MoneySense subscribers attending such an event will of course be aiming for a higher retirement income. Hamilton said a typical Toronto couple with two incomes totaling $120,000 a year probably spend $480,000 on a modest house and have two kids. If they save five times their gross earnings and accumulate $600,000 in capital, they could replace 52% of their income in retirement. To get there, they’d simply need to save 6% of their income between ages 25 and 65, at which point they could retire. They would direct 23% of earnings to taxes, CPP and EI, and another 23% to pay for the house and kids. In all, 52% of their gross working income goes to taxes, savings, the house and children. At 65, all those expenditures disappear. The $600,000 capital will replace 20% of the income they were earning in their working lives, and CPP and OAS will generate 32%, for a total 52% replacement ratio. That will allow them to spend as much on themselves as they did when they were working.
Ironically, childless couples that rent will need to replace more of their working income – probably 70% — because they have been accustomed to having more disposable income. For parents, the house and kids should be the spending priorities in the first half of their working lives. They should be fine if they start to save a reasonable amount by their 40s.
There’s some good coverage of Thursday’s family income splitting in Friday’s national newspapers. The general thrust seems to be that Stephen Harper has shrewdly made his modified family income splitting and enhanced Universal Child Care Benefit into a broadly based re-election platform for 2015. National Post columnist John Ivison (@IvisonJ on Twitter) sums it up aptly in his front-page story here.
In the FP, Garry Marr (@DustyWallet on Twitter) quotes financial planner Ted Rechtshaffen to the effect single people need to settle down and get married if they really want to benefit from the Conservatives’ “Family Tax Cut.” The rest of us — singles and single parents, couples who have already raised children and who are now over the age of 18, and even dual-income parents whose jobs put them in the same tax bracket — will just have to get by without the extra tax relief, apart from those who will benefit from the extra childcare benefits ($160/month for kids under six, or a new benefit of $60/month for kids aged 6 to 17). Garry’s piece is here.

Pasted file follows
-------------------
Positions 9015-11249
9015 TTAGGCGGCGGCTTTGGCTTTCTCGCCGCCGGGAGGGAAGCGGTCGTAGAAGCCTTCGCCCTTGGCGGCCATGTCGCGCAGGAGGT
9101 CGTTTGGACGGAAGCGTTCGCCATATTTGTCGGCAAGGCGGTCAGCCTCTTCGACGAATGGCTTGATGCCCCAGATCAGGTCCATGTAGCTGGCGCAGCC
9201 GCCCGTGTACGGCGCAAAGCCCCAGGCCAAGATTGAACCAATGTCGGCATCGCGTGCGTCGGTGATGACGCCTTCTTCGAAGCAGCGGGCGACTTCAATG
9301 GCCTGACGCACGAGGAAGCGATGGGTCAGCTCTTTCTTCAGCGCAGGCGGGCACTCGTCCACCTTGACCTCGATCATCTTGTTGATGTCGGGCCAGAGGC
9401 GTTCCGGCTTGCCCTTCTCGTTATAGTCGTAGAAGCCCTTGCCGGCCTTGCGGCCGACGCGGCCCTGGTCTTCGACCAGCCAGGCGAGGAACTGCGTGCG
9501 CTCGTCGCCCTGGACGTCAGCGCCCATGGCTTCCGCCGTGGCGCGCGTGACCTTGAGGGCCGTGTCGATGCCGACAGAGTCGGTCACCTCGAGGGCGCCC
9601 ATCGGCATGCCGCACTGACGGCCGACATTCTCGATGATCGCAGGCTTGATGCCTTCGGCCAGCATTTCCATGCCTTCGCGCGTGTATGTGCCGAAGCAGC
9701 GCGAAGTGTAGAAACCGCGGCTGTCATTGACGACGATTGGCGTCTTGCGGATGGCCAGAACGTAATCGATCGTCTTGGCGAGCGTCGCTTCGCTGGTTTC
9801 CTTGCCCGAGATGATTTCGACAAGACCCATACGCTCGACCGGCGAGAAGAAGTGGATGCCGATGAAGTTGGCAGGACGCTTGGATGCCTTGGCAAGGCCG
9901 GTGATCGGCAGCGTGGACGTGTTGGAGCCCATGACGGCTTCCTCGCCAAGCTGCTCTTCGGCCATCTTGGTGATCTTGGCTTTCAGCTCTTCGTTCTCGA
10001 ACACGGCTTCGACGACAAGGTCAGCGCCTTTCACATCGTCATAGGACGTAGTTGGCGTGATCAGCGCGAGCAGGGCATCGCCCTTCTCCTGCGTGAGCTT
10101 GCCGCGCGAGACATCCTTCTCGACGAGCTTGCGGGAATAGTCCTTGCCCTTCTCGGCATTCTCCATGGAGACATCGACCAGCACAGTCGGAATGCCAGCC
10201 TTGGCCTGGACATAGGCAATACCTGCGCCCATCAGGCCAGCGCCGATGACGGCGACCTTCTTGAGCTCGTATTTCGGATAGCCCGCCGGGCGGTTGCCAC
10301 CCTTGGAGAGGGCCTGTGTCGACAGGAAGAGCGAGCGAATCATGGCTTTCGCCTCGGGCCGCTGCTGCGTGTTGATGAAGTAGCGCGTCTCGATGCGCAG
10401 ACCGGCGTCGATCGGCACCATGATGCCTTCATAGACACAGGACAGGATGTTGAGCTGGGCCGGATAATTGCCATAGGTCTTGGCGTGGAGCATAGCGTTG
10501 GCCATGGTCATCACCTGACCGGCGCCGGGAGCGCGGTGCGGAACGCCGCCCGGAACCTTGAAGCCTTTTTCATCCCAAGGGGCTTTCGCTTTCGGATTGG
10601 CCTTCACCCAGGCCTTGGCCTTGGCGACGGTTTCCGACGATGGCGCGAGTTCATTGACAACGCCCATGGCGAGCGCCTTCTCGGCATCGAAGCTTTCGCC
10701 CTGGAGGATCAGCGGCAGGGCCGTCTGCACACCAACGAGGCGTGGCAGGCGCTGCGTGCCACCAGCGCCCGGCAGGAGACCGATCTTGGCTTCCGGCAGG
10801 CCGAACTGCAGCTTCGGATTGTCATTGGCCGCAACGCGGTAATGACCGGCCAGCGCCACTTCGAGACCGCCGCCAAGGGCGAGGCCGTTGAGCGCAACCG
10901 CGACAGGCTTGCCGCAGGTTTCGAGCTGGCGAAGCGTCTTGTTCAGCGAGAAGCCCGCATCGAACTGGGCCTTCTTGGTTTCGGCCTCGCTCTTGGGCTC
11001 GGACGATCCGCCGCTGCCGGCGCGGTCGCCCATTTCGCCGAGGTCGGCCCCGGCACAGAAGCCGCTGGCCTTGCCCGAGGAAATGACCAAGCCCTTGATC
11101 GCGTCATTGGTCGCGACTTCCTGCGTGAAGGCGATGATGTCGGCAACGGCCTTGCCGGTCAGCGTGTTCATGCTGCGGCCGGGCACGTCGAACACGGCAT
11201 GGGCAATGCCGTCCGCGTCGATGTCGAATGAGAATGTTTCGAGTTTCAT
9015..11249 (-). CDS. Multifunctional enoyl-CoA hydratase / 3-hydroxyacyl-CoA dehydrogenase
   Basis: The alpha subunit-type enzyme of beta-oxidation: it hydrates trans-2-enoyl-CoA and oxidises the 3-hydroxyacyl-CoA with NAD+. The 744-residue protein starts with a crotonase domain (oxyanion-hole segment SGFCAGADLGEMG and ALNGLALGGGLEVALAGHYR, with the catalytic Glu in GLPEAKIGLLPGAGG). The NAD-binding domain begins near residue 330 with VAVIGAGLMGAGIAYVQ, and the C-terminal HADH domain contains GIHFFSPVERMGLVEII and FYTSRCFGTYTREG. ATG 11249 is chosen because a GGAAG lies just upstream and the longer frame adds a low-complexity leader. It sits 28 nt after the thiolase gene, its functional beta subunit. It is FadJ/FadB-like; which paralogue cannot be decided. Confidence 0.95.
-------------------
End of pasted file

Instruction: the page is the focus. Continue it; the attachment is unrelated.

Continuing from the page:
More than one way to skin the income-splitting cat
On the FP Comment page, tax expert Jack Mintz (of the University of Calgary), writes here that the package is a “good start” in that it removes some inequities and helps all families with kids. He notes that even before this, the Canadian tax system had elements of family taxation: the GST credit and child tax benefit are income-tested benefits based on family rather than individual income. As noted in Thursday’s blog, there’s pension splitting for retirees with disparate sources of pension income. There’s spousal RRSPs and of course high-income business owners often have sophisticated income splitting opportunities, not only with spouses but sometimes with children.
G&M: take what we can get with a motley crew of tax deductions
And what do I think? You can refer to my MoneySense blog yesterday. At one level, it’s slightly annoying to have raised a child all those years without much tax relief. As she is over 18 now, we’re out of luck even though she’s currently at home between her travel and work stints. Even if the move were made retroactive (which it won’t be), like most higher-income dual-income families, the $2,000 cap would limit any tax savings. We and others approaching retirement may be able to console ourselves with the fact pension income splitting is on the horizon.
You can sympathize with the legions of Canadians who don’t get a break this time around — those without children, single people who don’t have anyone with whom they can split income, dual-income earners with children but who are both in the same tax bracket — but hey, ultimately this is all about politics, as John Ivison reminds us. Governments have always encouraged us to have children because ultimately that’s the future, not to mention the source of future tax revenues.
In any case, those who feel strongly about the issue either way, should remember an election is looming in 2015. Those happy to be bribed with their own money can re-elect the Conservatives. Those who want the measures repealed can vote for the Liberals and Justin Trudeau. And NDP supporters will have to wait until Thomas Mulcair has figured out what this all means.